Forskning ved Københavns Universitet - Københavns Universitet


MT1-MMP-dependent neovessel formation within the confines of the three-dimensional extracellular matrix

Publikation: Bidrag til tidsskriftTidsskriftartikelForskningfagfællebedømt

  • Tae-Hwa Chun
  • Farideh Sabeh
  • Ichiro Ota
  • Hedwig Murphy
  • Kevin T McDonagh
  • Holmbeck, Kenn
  • Henning Birkedal-Hansen
  • Edward D Allen
  • Stephen J Weiss

During angiogenesis, endothelial cells initiate a tissue-invasive program within an interstitial matrix comprised largely of type I collagen. Extracellular matrix-degradative enzymes, including the matrix metalloproteinases (MMPs) MMP-2 and MMP-9, are thought to play key roles in angiogenesis by binding to docking sites on the cell surface after activation by plasmin- and/or membrane-type (MT) 1-MMP-dependent processes. To identify proteinases critical to neovessel formation, an ex vivo model of angiogenesis has been established wherein tissue explants from gene-targeted mice are embedded within a three-dimensional, type I collagen matrix. Unexpectedly, neither MMP-2, MMP-9, their cognate cell-surface receptors (i.e., beta3 integrin and CD44), nor plasminogen are essential for collagenolytic activity, endothelial cell invasion, or neovessel formation. Instead, the membrane-anchored MMP, MT1-MMP, confers endothelial cells with the ability to express invasive and tubulogenic activity in a collagen-rich milieu, in vitro or in vivo, where it plays an indispensable role in driving neovessel formation.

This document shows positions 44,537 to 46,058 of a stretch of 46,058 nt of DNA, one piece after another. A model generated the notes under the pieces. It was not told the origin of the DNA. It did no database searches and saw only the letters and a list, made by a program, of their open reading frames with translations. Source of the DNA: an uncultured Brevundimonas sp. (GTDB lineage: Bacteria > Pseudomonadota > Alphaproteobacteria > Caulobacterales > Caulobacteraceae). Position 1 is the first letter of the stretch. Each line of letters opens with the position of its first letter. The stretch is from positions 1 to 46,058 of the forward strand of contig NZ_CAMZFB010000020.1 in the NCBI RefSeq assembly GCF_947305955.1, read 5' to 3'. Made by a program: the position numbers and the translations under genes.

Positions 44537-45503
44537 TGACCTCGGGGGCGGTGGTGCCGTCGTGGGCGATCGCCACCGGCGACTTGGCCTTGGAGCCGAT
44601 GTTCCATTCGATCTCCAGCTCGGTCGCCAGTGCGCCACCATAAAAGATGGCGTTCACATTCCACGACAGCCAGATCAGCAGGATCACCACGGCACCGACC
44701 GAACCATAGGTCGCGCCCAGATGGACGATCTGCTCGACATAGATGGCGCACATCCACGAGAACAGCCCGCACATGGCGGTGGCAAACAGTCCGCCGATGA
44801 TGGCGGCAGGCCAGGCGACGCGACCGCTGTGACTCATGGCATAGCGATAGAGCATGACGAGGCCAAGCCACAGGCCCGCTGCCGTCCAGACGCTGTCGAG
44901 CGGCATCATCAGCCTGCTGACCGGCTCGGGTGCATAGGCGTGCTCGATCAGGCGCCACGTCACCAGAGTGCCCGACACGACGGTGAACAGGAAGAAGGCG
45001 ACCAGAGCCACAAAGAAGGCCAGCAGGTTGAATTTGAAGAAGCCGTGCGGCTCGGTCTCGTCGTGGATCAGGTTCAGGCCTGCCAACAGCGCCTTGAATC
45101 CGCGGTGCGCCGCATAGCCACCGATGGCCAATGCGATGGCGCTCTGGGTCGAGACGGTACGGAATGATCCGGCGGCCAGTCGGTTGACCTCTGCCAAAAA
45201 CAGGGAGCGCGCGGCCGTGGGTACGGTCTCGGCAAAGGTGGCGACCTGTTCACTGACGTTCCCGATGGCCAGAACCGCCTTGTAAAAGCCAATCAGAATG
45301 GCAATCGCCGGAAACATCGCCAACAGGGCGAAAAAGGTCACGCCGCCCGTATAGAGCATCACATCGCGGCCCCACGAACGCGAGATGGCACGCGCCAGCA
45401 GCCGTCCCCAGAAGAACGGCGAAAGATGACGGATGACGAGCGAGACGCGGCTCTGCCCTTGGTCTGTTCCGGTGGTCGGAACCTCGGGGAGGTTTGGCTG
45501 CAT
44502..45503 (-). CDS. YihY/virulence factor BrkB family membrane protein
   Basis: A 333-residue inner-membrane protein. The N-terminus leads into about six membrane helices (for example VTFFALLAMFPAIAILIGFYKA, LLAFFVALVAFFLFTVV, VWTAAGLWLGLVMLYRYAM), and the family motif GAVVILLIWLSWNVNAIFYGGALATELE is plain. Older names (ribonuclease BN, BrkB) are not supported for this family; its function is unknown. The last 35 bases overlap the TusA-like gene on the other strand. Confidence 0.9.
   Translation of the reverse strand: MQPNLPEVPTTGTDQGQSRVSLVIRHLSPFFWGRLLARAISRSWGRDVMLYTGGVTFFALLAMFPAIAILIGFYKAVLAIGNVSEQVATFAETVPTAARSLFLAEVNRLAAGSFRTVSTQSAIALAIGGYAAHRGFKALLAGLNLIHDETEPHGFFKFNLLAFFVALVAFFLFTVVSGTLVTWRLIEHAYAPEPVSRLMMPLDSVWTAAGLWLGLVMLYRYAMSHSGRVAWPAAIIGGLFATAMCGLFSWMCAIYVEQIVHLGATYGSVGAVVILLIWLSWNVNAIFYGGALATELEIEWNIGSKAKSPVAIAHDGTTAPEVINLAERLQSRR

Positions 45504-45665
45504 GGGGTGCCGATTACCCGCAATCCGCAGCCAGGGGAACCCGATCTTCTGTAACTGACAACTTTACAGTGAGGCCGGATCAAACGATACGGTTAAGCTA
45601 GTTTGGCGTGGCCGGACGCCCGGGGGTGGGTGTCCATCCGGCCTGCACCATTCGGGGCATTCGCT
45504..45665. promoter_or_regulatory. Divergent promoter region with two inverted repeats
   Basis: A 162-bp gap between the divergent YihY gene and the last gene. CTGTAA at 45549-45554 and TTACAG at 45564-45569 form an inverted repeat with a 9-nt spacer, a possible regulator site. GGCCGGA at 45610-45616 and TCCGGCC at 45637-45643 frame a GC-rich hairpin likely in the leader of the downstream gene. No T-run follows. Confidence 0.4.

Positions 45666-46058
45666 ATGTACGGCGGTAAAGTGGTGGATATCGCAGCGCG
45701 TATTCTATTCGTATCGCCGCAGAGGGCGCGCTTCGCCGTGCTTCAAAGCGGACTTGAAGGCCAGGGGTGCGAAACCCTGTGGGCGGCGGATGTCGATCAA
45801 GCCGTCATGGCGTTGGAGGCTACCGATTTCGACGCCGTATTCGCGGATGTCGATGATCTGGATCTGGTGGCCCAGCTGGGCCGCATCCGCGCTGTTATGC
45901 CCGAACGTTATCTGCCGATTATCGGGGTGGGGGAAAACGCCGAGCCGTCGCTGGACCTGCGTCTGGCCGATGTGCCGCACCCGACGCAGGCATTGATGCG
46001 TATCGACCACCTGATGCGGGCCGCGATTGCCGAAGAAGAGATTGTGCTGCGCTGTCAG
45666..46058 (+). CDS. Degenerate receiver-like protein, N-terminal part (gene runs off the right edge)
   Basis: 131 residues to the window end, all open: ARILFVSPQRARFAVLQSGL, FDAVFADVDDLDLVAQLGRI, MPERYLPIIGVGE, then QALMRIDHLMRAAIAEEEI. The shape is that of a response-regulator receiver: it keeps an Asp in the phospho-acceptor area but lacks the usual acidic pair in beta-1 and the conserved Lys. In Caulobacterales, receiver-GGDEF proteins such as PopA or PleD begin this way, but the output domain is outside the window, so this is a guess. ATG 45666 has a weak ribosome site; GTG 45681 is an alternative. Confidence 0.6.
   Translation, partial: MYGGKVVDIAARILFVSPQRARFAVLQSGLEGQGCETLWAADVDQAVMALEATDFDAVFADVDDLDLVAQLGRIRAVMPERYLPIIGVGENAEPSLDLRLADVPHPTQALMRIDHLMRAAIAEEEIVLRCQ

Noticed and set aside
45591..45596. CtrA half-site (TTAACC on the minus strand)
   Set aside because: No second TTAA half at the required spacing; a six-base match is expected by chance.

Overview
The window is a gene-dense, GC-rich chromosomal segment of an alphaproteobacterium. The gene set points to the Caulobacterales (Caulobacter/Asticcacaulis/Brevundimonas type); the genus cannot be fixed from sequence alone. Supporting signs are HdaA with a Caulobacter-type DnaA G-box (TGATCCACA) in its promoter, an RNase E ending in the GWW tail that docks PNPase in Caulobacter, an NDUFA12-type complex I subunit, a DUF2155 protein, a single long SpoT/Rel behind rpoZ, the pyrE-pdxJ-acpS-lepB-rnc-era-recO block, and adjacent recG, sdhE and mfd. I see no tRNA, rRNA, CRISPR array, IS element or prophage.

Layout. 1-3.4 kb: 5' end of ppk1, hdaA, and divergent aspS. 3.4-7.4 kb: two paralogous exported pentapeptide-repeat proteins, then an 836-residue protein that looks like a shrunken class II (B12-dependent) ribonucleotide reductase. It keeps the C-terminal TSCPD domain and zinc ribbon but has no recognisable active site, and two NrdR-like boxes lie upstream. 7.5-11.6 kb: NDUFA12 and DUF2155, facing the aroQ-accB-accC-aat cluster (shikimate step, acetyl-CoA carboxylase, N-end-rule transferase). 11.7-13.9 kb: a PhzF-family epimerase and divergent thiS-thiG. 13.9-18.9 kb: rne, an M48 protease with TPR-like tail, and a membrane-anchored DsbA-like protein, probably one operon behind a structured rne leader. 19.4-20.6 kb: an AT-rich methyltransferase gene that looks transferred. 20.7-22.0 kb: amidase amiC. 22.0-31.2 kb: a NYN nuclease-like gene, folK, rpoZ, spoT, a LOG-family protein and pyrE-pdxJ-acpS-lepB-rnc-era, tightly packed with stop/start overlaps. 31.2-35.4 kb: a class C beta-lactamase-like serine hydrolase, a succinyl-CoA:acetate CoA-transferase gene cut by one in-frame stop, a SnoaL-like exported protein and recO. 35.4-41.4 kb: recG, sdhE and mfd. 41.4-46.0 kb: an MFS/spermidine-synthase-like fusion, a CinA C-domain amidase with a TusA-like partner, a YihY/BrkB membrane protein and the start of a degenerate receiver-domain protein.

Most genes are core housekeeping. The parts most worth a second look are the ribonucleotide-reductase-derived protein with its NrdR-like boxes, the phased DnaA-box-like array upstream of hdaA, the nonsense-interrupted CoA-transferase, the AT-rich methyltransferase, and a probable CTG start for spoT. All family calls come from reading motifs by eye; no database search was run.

TidsskriftThe Journal of Cell Biology
Udgave nummer4
Sider (fra-til)757-67
Antal sider11
StatusUdgivet - 22 nov. 2004

ID: 201165293